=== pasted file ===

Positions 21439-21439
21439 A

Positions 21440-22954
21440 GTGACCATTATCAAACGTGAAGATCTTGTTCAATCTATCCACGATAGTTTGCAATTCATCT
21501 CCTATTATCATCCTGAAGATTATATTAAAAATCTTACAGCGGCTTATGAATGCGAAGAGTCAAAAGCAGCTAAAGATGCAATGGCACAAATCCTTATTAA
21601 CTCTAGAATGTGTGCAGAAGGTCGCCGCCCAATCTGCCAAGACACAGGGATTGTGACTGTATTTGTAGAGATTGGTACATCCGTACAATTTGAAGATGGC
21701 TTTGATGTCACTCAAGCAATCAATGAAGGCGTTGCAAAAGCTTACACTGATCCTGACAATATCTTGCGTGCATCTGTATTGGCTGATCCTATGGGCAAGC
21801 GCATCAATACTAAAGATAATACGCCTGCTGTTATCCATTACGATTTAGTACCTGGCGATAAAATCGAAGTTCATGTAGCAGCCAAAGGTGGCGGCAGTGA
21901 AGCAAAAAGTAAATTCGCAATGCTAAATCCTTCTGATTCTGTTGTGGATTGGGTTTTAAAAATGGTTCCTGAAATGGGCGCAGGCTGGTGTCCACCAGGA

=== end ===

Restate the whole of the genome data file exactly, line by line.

Positions 21439-21439
21439 A

Positions 21440-22954
21440 GTGACCATTATCAAACGTGAAGATCTTGTTCAATCTATCCACGATAGTTTGCAATTCATCT
21501 CCTATTATCATCCTGAAGATTATATTAAAAATCTTACAGCGGCTTATGAATGCGAAGAGTCAAAAGCAGCTAAAGATGCAATGGCACAAATCCTTATTAA
21601 CTCTAGAATGTGTGCAGAAGGTCGCCGCCCAATCTGCCAAGACACAGGGATTGTGACTGTATTTGTAGAGATTGGTACATCCGTACAATTTGAAGATGGC
21701 TTTGATGTCACTCAAGCAATCAATGAAGGCGTTGCAAAAGCTTACACTGATCCTGACAATATCTTGCGTGCATCTGTATTGGCTGATCCTATGGGCAAGC
21801 GCATCAATACTAAAGATAATACGCCTGCTGTTATCCATTACGATTTAGTACCTGGCGATAAAATCGAAGTTCATGTAGCAGCCAAAGGTGGCGGCAGTGA
21901 AGCAAAAAGTAAATTCGCAATGCTAAATCCTTCTGATTCTGTTGTGGATTGGGTTTTAAAAATGGTTCCTGAAATGGGCGCAGGCTGGTGTCCACCAGGA